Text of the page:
2016 Compliance Roundup - The Naughty List

    

 

 

 The Naughty List

The SEC and FINRA handed out over $4 billion in fines and disgorgement penalties in what was a record 2016. Here we look back at some of the largest and most significant cases from the past year.

  1. Deutsche Bank Securities $14bil. The German bank was fined $14 billion by the Department of Justice, the largest fine a foreign bank has ever received in the US. The fine relates to the bank's role in the 2008 financial crisis were it is alleged to have miss-sold mortgage-backed securities. Deutsche has since appealed the record fine and expects to pay somewhere more in the region of $5 billion. It was a tough year for the German bank, which saw shares plummet on more than one occasion. FINRA also fined it a total of $24 million across 7 different actions. (source)

  2. Vimpelcom ltd $795mil. The Russian mobile group was fined $795 million by the SEC, DOJ and Dutch authorities for admitting to bribing a government official to gain entry into the Uzbekistan telecom market. (source)

  3. Merrill Lynch $415mil. The fine was levied against Merrill Lynch in response to findings that the bank was using up to $58 billion of customers cash a day to finance its own trading. (source)

  4. JP Morgan $267mil. Specifically, the subsidiaries JP Morgan Securities and JP Morgan Chase Bank. The sanctions were brought forward as a result of allegedly failing to disclose conflicts of interest. (source)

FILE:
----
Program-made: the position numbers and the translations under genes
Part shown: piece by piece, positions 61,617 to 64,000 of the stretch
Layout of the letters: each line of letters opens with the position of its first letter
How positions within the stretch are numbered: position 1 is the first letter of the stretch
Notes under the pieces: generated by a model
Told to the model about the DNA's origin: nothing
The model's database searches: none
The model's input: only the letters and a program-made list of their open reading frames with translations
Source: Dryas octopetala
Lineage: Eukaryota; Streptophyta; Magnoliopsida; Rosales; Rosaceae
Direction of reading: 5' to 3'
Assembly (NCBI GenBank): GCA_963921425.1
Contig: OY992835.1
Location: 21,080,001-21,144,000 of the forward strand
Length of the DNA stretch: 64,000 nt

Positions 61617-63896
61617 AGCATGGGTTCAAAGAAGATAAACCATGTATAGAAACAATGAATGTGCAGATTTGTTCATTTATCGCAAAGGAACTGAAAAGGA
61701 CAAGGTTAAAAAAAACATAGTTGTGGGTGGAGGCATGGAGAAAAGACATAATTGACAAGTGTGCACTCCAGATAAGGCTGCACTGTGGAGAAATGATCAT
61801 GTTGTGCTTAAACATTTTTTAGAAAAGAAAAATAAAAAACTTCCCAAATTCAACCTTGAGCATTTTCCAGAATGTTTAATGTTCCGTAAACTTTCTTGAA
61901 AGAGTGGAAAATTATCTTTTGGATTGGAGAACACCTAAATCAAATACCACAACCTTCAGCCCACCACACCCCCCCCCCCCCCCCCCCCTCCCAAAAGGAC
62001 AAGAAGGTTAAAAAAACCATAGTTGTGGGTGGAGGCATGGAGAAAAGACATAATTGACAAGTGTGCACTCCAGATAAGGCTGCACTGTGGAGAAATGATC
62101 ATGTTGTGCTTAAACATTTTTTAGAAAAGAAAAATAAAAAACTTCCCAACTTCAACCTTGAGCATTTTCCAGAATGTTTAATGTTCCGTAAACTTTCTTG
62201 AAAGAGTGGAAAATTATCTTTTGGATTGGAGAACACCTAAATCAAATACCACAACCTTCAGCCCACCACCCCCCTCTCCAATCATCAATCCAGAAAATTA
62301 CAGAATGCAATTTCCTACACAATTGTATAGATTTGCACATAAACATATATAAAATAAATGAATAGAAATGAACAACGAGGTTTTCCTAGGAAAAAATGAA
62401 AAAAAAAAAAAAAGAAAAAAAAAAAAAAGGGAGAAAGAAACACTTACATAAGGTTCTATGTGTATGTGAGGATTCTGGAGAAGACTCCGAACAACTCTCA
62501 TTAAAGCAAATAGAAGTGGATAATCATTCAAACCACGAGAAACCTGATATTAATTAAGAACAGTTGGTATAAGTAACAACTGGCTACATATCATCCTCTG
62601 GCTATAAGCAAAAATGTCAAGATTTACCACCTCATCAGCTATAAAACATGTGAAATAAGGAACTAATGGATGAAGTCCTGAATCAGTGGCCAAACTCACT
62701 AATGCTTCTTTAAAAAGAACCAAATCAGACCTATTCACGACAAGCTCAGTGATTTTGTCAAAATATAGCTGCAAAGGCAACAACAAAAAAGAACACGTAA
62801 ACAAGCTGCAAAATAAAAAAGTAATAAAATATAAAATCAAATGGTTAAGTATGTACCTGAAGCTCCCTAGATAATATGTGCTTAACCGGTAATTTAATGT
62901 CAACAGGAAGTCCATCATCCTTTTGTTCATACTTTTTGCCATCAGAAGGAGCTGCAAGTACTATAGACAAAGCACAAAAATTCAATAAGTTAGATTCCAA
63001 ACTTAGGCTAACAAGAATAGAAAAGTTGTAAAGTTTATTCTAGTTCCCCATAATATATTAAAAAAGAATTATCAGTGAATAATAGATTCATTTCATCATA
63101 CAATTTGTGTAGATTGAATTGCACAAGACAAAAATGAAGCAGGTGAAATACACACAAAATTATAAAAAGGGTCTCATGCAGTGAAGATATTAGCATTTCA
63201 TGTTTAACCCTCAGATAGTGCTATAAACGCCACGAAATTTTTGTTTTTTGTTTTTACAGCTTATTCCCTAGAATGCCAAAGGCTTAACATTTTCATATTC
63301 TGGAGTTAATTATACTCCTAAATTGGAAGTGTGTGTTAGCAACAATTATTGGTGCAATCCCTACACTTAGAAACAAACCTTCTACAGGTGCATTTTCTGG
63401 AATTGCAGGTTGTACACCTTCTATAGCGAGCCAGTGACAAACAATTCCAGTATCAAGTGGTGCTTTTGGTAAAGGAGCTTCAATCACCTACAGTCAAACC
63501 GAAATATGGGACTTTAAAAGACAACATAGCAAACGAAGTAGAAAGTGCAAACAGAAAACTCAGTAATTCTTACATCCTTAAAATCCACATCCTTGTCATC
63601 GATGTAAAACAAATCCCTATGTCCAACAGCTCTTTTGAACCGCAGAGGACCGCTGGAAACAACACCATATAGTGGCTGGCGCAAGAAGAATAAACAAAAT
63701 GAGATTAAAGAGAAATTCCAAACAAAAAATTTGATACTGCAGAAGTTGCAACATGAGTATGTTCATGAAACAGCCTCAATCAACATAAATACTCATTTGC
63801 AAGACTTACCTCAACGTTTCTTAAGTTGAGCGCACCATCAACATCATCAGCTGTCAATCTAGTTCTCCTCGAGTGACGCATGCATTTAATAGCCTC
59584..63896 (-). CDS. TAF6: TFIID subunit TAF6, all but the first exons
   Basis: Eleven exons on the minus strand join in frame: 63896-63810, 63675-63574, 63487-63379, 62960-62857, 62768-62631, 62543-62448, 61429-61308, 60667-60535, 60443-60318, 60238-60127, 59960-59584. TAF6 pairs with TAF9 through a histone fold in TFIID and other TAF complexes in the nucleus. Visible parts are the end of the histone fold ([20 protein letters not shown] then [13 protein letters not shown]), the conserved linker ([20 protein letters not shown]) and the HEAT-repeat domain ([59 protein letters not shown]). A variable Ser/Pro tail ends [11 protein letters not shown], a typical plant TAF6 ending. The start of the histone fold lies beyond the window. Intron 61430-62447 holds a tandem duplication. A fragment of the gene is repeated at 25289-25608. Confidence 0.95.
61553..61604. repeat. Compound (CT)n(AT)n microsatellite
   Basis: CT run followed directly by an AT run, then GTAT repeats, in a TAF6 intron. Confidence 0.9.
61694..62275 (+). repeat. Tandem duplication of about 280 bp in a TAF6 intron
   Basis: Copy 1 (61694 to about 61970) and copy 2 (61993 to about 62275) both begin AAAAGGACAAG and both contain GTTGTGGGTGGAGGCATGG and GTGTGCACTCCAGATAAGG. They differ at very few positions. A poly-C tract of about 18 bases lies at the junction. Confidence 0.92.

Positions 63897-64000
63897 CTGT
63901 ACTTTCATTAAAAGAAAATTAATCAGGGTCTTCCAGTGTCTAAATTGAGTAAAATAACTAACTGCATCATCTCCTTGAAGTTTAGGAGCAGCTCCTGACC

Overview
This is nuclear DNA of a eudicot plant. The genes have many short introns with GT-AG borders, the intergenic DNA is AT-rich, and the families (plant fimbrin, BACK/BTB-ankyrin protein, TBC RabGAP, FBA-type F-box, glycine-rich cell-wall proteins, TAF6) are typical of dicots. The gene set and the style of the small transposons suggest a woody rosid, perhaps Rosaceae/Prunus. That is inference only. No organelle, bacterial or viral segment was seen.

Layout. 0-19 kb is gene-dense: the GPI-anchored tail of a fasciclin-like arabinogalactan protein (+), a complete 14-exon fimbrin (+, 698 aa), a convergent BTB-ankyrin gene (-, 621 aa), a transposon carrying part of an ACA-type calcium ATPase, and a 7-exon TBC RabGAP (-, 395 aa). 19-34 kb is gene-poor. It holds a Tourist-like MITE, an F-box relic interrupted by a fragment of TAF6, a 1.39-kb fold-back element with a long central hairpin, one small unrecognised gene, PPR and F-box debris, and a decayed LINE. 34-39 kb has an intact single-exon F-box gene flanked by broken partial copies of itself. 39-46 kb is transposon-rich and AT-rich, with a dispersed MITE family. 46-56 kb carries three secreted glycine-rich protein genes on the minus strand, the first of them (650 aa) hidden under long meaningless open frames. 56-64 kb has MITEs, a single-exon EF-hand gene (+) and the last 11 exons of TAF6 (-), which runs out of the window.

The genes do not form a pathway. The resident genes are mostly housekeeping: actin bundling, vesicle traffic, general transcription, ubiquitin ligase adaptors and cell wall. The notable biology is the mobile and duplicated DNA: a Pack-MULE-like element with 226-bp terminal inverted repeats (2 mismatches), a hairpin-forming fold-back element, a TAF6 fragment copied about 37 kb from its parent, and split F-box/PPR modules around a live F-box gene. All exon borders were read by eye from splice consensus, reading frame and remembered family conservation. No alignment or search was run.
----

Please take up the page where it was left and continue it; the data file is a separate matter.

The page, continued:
5. Och-Ziff $200mil. The capital management group agreed to pay $200 million for violating the Foreign Corrupt Practices Act (FCPA). The investigation is still underway. It alleges bribes to foreign high level government officials to secure mining rights among other motives. (source)

  6. Wells Fargo $185mil. The bank was fined the record $185 million by the CFPB for fraudulently opening bank accounts without customer’s consent to boost sales targets. (source)

  7. Monsanto $80 mil. The agribusiness was fined for misstating company earnings relating to under counted rebate payments. (source)

  8. Metlife Securities $25mil. FINRA issued a $20 million fine and ordered Metlife to pay $5 million to customers in restitution for misconduct related to misrepresenting and switching customers’ variable annuities. (source)

  9. Raymond James & Associates $17mil. The $17 million fine was levied by FINRA for widespread failures relating to the firms’ anti money laundering programs. FINRA deemed the firm failed to adequately establish and implement AML procedures. (source)

Tomorrow we will cover the more positive events of the year with "The Nice List". Subscribe to our blog to be notified.

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